Ed Rendell, former governor of Pennsylvania and Clinton supporter

On why Sanders has done so well with young voters

Donald Trump and Hillary Clinton took definitive steps toward solidifying their respective party's presidential nomination on Tuesday, making their rivals' task to beat them nearly insurmountable.

Trump won all five of the delegate-rich GOP primaries in Connecticut, Maryland, Pennsylvania, Delaware and Rhode Island. Clinton notched four victories in Maryland, Delaware, Connecticut and Pennsylvania, while Bernie Sanders won the Rhode Island Democratic primary.

Five delegate-rich states on the East Coast will vote Tuesday: Maryland, Pennsylvania, Delaware, Rhode Island and Connecticut. Call it the "Acela Primary" for the train that runs through those states.

There's a lot at stake. Here are four things we're watching:

Stacey McHoul left jail last summer with a history of heroin use and depression and only a few days of medicine to treat them. When the pills ran out she started thinking about hurting herself.

"Once the meds start coming out of my system, in the past, it's always caused me to relapse," she said. "I start self-medicating and trying to stop the crazy thoughts in my head."

Copyright 2018 NPR. To see more, visit http://www.npr.org/.

RACHEL MARTIN, HOST:

Updated 4:25 a.m. ET Monday:

French Prime Minister Manuel Valls tells French radio RTL that there have been more than 150 raids throughout the night in France. More are expected.

Sunday's post:

As France observed its first of three days of national mourning, police said they were looking for a suspect who they believe may have been involved in the coordinated attacks that left scores dead in Paris on Friday.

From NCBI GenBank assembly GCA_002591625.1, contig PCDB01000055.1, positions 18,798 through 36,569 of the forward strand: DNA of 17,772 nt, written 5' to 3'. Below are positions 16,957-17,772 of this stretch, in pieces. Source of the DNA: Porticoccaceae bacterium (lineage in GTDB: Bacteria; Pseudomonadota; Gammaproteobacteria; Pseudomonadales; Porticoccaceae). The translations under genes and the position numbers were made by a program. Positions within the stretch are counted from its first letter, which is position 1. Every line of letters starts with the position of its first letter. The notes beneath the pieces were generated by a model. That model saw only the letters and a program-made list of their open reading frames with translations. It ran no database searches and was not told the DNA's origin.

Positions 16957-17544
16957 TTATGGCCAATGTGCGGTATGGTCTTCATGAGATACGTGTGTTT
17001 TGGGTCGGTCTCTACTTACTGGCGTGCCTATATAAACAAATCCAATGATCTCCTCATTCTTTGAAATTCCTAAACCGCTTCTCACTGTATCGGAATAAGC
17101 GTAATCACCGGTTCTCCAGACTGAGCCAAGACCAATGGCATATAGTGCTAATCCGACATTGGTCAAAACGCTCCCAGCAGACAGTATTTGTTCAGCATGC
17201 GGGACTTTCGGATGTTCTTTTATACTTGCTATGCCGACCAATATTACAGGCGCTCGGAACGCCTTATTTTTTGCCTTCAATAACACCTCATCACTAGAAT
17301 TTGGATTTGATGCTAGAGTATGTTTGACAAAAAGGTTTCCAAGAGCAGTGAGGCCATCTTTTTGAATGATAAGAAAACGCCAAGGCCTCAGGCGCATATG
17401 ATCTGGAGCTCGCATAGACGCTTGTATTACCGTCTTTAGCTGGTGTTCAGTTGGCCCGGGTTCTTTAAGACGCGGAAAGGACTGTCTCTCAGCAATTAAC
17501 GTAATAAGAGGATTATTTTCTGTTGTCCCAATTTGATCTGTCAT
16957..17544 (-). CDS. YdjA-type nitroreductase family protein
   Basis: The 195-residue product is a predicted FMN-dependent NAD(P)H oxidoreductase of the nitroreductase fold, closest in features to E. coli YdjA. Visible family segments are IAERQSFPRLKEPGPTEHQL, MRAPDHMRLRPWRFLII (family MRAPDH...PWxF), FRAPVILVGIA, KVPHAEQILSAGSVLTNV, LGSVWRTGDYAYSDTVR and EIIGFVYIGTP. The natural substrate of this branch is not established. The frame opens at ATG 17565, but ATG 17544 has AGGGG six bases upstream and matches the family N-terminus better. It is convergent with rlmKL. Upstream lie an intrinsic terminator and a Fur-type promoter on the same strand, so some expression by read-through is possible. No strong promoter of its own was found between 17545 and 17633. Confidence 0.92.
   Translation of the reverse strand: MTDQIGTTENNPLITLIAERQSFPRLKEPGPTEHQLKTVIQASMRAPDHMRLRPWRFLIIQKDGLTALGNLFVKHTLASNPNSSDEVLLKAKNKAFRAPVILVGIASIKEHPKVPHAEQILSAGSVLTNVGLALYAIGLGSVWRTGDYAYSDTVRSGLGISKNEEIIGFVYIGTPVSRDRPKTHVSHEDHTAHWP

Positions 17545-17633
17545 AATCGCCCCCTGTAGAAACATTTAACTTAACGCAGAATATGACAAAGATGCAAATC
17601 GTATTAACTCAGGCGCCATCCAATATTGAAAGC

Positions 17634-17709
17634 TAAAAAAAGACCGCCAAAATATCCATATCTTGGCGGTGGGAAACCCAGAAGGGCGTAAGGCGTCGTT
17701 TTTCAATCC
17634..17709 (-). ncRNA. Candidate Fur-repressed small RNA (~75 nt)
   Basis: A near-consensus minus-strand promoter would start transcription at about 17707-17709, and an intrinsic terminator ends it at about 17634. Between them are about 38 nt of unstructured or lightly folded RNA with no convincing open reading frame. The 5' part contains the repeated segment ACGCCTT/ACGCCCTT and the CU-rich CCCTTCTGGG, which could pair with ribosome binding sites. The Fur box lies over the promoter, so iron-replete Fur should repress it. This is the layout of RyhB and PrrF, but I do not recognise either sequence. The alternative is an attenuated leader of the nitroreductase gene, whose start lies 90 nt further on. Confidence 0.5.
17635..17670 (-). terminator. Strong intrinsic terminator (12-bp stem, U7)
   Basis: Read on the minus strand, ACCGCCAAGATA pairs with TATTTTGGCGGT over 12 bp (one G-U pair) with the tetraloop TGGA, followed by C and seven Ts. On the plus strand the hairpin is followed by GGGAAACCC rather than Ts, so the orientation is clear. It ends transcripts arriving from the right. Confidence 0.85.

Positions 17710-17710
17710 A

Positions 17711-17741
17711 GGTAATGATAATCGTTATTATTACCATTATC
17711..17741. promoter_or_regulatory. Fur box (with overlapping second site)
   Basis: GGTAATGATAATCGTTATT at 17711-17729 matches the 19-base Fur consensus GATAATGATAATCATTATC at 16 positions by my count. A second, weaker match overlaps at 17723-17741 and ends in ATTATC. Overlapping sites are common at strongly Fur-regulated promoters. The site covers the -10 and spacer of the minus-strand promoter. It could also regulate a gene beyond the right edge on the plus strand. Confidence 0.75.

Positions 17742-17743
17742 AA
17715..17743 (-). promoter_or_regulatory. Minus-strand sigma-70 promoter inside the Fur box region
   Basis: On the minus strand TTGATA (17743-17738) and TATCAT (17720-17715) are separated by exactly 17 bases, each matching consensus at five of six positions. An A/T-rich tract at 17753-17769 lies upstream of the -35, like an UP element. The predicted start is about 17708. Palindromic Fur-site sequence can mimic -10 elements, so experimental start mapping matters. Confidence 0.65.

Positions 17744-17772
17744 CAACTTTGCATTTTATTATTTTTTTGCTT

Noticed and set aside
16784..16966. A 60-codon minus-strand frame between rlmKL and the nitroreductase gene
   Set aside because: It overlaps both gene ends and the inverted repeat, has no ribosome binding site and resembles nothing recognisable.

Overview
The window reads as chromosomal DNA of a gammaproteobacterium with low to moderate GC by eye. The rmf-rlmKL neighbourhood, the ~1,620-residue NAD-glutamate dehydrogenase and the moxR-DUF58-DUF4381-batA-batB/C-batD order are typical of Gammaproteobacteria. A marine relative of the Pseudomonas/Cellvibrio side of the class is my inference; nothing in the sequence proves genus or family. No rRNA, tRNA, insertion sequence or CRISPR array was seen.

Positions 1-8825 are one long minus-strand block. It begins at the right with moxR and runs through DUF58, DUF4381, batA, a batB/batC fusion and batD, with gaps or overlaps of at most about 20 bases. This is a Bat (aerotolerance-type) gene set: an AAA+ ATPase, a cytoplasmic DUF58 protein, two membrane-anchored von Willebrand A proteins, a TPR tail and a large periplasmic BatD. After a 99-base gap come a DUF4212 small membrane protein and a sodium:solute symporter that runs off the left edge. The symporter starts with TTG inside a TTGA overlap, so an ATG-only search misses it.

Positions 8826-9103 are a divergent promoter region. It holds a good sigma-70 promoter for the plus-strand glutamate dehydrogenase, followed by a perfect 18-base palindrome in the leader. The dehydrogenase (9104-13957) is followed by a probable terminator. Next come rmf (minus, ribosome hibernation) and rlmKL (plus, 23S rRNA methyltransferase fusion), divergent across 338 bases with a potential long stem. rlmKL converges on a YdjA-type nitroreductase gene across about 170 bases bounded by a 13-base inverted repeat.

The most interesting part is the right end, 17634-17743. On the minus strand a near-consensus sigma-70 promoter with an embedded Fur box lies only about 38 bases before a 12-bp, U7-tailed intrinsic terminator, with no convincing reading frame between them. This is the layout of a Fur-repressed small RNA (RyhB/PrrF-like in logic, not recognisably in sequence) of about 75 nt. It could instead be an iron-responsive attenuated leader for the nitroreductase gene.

On Friday, coordinated terrorist attacks struck the French capital, killing more than 120 people.

Deadly attacks hit multiple sites simultaneously. There were explosions outside a massive stadium. Scores of people were held hostage inside a concert venue. Diners at several cafes and restaurants faced volleys of gunfire.

The incident has prompted anger, grief and an outpouring of sympathy from around the world.

Copyright 2018 NPR. To see more, visit http://www.npr.org/.

MICHEL MARTIN, HOST:

In the aftermath of the coordinated terror attacks on Paris, people around the world have been taking to social media to share their grief and show support for the French people.

One image, in particular, has become a kind of icon of international solidarity: a simple, but powerful, black-and-white ink drawing of a peace sign — with the Eiffel Tower at its heart. The picture popped up online last night, and since then it has been shared, liked, tweeted and retweeted as people attempt to cope with the tragedy.

Coordinated terror attacks in Paris on Friday took the lives of more than 120 people and left hundreds wounded. The self-proclaimed Islamic State has claimed responsibility for the killings, and French president Francois Hollande has called the attack "an act of war."

In the wake of the attack, Paris was locked down, and France declared a state of emergency.

Copyright 2018 NPR. To see more, visit http://www.npr.org/.

SCOTT SIMON, HOST:

Copyright 2018 NPR. To see more, visit http://www.npr.org/.

SCOTT SIMON, HOST:

We're following to news from France today after a night of devastating violence in Paris. Coordinated attacks killed more than 120 people in six separate attacks, leaving the city really and on edge. A Parisian man spoke with France 24 today.

Copyright 2018 NPR. To see more, visit http://www.npr.org/.

SCOTT SIMON, HOST:

Security restrictions have gone into place across France and also here in the United States. NPR's Arnie Seipel has more.

Copyright 2018 NPR. To see more, visit http://www.npr.org/.

SCOTT SIMON, HOST:

Copyright 2018 NPR. To see more, visit http://www.npr.org/.

SCOTT SIMON, HOST:

Copyright 2018 NPR. To see more, visit http://www.npr.org/.

SCOTT SIMON, HOST:

Copyright 2018 NPR. To see more, visit http://www.npr.org/.

SCOTT SIMON, HOST:

Copyright 2018 NPR. To see more, visit http://www.npr.org/.

SCOTT SIMON, HOST:

Since emerging as a powerful force two years ago, the Islamic State had focused its energies on building its self-proclaimed caliphate in the Middle East. The carnage in Paris, for which the group has claimed responsibility, demonstrated it can unleash a ferocious, coordinated assault far from its home turf.

Pages